“What’s your address again? Well, this explains why you didn’t receive it. I got the address wrong. Tell you what, I’ll type it out again tonight!”

I knew he was lying, of course. “Just send me the carbon copy,” I would say. But what do you know? In a freak outbreak of tidiness, he had always thrown the carbon away, or he’d simply forgotten to make one.

“Why don’t you take photocopies, Geoffrey?” I would say. “I hate to think of you typing it all again.” “I WILL TYPE IT AGAIN TONIGHT, LYNNE,” he would insist. And the next day, the piece would duly turn up, and it would be fine.

But how I railed. Why did I have to go along with this charade? My colleague Susan – tougher than me – said I should just drop him. And then, one day, the matter came to a head.

A review was late again. I sent a message via a third party: I wanted his review, but I did not want to hear he had already sent it. Half an hour later, however, there was a message for me that he’d already sent it, actually, but would retype it tonight. Fuming, I burst into Susan’s office. “He’s done it again!” I cried. “He says he already sent it, and I’m so sick of this every time, so sick of all the lies, lies, lies!” At which she said the most wonderful five words of my working life: “Tell him you got it.”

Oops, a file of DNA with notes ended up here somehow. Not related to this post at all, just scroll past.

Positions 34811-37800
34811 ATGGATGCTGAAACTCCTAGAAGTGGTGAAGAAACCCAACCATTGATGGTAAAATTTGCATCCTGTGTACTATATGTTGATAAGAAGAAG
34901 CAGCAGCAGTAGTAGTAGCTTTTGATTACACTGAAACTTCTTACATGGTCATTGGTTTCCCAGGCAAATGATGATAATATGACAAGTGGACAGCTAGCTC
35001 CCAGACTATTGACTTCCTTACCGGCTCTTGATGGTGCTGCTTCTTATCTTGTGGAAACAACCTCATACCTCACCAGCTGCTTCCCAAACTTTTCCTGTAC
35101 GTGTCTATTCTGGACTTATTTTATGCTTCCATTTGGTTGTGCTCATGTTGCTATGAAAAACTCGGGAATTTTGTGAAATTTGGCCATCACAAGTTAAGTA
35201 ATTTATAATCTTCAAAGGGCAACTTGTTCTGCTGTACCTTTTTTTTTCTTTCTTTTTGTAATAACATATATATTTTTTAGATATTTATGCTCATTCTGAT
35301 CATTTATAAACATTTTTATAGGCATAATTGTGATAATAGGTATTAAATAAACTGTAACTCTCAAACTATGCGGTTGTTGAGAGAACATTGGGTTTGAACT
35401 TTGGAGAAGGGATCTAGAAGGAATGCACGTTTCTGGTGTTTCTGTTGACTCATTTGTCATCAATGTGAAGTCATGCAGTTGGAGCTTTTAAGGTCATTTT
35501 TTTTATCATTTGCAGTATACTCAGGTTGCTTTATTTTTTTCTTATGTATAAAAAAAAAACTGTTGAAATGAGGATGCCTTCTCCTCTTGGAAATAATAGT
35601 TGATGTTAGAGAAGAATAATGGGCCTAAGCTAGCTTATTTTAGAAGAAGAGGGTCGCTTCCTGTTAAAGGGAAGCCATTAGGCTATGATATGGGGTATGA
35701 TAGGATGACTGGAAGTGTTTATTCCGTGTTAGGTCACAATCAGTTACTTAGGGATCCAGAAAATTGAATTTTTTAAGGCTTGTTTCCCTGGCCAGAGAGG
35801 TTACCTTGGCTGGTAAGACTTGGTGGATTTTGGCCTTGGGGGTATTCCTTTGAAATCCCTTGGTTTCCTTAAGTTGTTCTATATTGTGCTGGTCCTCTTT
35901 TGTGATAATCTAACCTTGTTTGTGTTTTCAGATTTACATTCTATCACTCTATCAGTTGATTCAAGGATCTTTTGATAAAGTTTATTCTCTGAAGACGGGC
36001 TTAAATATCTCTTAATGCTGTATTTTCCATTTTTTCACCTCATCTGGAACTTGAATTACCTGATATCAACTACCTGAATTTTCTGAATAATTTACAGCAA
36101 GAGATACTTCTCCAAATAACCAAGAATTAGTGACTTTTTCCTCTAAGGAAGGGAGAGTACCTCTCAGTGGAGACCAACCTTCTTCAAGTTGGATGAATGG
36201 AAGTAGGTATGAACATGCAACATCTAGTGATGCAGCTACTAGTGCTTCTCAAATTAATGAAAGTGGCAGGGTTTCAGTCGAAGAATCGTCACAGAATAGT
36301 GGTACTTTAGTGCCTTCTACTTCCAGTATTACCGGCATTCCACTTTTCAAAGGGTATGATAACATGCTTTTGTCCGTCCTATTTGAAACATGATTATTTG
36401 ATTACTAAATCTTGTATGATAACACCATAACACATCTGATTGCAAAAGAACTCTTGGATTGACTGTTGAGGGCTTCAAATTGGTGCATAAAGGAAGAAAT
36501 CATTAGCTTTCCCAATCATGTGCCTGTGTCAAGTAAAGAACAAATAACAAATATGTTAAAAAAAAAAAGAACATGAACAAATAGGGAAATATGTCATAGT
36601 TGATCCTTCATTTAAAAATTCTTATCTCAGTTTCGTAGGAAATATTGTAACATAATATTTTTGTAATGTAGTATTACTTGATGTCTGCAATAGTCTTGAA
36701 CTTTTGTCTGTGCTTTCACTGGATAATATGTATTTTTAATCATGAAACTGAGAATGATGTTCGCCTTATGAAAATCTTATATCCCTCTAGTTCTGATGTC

In a million years, I would never have come up with this solution by myself. I sent him a fax, saying: “Sorry, Geoffrey, you were right, I found it on my desk! Great piece. Well done.” And it felt absolutely fantastic.

Next week: David Quantick

This article first appeared in the 11 February 2016 issue of the New Statesman, The legacy of Europe's worst battle